The women did not think they would ever miss Omer, the notorious settler who apparently commands the occupation forces.
He calls the army when Palestinian or Bedouin shepherds approach Havat Omer (Omer’s farm) to graze their flocks on their own land. The soldiers come immediately, orders in hand to expel the supposed intruders, or to expel them without orders, or to expel them using orders with last year’s dates on them. The farm is an illegal settlement (illegal even in Israel’s terms), that has nevertheless stolen much of the Palestinian land. Their fields, richly irrigated courtesy of the Israeli government, lord it over shepherds and farmers who lack any government services. The farmers have to content themselves and their flocks with a desert so arid that it is a wonder that sheep or human beings can survive. They must have hoped that when Omer and his wife traveled to Thailand for some months, their life would temporarily improve.
Abu Ishmael went to graze his sheep in an extremely arid part of the desert far from the farm. He sent us to follow the women who had already brought their flocks to the somewhat better but more dangerous land near the highway and the farm. We strolled in that direction, taking pictures along the way. I was so happy to be back.
As we were nearing the last ridge from the shepherdesses, we heard the screams of women along with other ominous sounds and we broke into a run. By the time Dafna, Avi and I reached the top of the ridge, the noise had subsided and the motorcycles had taken off. We couldn’t tell what had happened. But when Nawal climbed up to see us, she was in tears.
I am not permitted to photograph the faces of these Bedouin women. But even if I could have, would I have brought myself to photograph the tears of some of the strongest women I know? And the five punks on motorcycles: were they inhabitants of yet another, new settlement? the temporary tenants of Omer’s estate? No one knew. But they did not content themselves with driving through the herd and terrifying the animals. They hit the women, pushing Umm Amir to the ground, injuring her arm and bruising her hand.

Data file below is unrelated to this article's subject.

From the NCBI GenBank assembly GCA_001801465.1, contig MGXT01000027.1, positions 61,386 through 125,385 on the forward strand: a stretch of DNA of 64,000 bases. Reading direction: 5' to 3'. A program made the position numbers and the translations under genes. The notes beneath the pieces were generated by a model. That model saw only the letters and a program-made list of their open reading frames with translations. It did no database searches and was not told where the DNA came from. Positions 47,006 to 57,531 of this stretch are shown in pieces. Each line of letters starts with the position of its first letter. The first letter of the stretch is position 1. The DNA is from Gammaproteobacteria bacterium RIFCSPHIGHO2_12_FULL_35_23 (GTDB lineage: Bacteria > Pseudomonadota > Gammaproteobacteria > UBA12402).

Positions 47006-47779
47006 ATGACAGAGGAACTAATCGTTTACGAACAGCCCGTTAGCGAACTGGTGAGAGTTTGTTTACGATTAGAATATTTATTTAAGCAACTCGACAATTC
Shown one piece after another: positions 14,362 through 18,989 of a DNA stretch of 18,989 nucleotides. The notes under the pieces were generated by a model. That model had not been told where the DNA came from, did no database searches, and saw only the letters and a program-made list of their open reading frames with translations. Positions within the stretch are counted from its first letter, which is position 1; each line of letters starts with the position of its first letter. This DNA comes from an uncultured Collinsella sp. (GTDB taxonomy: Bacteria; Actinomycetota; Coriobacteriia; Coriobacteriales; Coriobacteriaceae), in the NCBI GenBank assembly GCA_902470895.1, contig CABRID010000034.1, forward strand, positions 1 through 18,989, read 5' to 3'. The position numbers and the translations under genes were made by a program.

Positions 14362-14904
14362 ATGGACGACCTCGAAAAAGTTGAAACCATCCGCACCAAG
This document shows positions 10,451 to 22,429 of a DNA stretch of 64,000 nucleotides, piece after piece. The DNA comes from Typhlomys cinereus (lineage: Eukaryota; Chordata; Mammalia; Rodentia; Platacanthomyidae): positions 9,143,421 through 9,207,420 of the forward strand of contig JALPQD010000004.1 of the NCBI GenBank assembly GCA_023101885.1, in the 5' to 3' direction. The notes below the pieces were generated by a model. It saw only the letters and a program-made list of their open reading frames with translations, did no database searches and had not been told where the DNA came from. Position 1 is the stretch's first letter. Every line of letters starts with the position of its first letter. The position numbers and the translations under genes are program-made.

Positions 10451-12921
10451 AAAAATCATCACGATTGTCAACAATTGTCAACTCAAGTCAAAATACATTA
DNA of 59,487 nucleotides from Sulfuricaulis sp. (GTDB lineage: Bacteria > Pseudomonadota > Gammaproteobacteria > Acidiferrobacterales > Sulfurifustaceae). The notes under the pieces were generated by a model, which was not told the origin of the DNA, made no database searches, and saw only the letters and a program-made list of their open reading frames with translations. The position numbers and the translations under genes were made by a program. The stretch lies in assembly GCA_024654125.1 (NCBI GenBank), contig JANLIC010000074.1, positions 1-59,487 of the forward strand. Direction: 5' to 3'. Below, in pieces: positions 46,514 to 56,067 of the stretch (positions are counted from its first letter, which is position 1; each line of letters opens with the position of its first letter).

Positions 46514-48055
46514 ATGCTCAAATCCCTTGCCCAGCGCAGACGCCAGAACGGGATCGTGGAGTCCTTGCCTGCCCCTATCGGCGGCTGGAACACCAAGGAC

They stole the cell-phone on which the fifteen-year-old had filmed them.
Eleven-year-old Mohammad was even more traumatized than the women. He kept his injured arm, where the settlers hit him, close to his body, his hand firmly in his pocket. I persuaded him to show it to me, to make sure he could move his arm. He showed me that he could. But the physical injury was only the beginning. The pain was much deeper. He told us, mournfully and more than once, about the poor donkey whom he kept near him, the donkey who had lost its mother a few weeks ago and had cried bitterly about it, the poor little orphan donkey. Brave Mohammad did not cry, but he was shivering, with cold, certainly, perhaps also with fear, an eleven-year-old who has just realized that his mother cannot protect him. I figured out how to close up the open neck of his jacket using thread from its lost button, Dafna contributed extra jackets that she had brought to give away. He gave me a hug, eventually a few transitory smiles. No one would consent to file a complaint.
The morning proceeded calmly after that. And then soldiers arrived.
Dafna told a soldier what happened. The soldier explained that she should call the police, that the Bedouins were not her responsibility. Besides, the land they were on belonged to Omer. Daphna worked hard to convince her that yes, the Bedouin farmers and shepherds were actually her responsibility. She and the other members of the occupying forces needed to protect them from marauding settlers. If she would read and study and find out about the situation here, she would know that the land did not belong to Omer. The soldier had a different view of her job. It was simply, she explained, to obey her orders. As it happens, the successive commanders who hand out the orders to soldiers generally take theirs from Omer, a view that government policy appears to support.
It went on for a long time, and the soldier listened attentively. Later, one of our group thought Dafna had made some progress. The soldier took a picture of the video that David, one of the volunteers, had made of some of the motorcyclists.
Speaking of whom, they returned. But they quickly left, perhaps because they saw us, or perhaps because most of the women fled when the police arrived.
The rain left drops on my lens. Our shoes, caked with mud, alternately stuck to the slope or sent us sliding down it. The stones helped hold us in place, as did our hosts, whose steps seemed to be immune to mud. Warm tea helped, too. And the food.
The women sent us each home with a generous bag of labneh, a tangy cheese made with goat’s milk. They were surprised to find that they missed the detested Omer. This was something new to them. But at least Omer would never hit a woman.
Text and photographs: Margaret Olin © 2021 Thanks to Dafna Alexanderova for driving, helping me out with translations and many other things.